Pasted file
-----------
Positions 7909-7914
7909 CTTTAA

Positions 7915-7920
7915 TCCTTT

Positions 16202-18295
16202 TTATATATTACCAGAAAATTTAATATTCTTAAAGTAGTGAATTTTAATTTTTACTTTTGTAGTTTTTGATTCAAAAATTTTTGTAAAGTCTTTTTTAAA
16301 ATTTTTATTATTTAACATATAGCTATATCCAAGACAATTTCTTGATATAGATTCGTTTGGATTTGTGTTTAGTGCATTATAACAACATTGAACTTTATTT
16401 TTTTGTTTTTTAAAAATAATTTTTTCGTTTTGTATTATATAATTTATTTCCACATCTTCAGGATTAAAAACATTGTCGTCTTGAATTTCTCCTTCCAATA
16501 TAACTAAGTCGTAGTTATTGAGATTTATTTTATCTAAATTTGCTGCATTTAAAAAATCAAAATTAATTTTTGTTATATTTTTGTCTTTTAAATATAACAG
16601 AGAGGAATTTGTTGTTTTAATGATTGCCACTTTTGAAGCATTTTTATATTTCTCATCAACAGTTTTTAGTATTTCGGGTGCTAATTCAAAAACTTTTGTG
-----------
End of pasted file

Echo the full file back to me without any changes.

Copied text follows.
Positions 7909-7914
7909 CTTTAA

Positions 7915-7920
7915 TCCTTT

Positions 16202-18295
16202 TTATATATTACCAGAAAATTTAATATTCTTAAAGTAGTGAATTTTAATTTTTACTTTTGTAGTTTTTGATTCAAAAATTTTTGTAAAGTCTTTTTTAAA
16301 ATTTTTATTATTTAACATATAGCTATATCCAAGACAATTTCTTGATATAGATTCGTTTGGATTTGTGTTTAGTGCATTATAACAACATTGAACTTTATTT
16401 TTTTGTTTTTTAAAAATAATTTTTTCGTTTTGTATTATATAATTTATTTCCACATCTTCAGGATTAAAAACATTGTCGTCTTGAATTTCTCCTTCCAATA
16501 TAACTAAGTCGTAGTTATTGAGATTTATTTTATCTAAATTTGCTGCATTTAAAAAATCAAAATTAATTTTTGTTATATTTTTGTCTTTTAAATATAACAG
16601 AGAGGAATTTGTTGTTTTAATGATTGCCACTTTTGAAGCATTTTTATATTTCTCATCAACAGTTTTTAGTATTTCGGGTGCTAATTCAAAAACTTTTGTG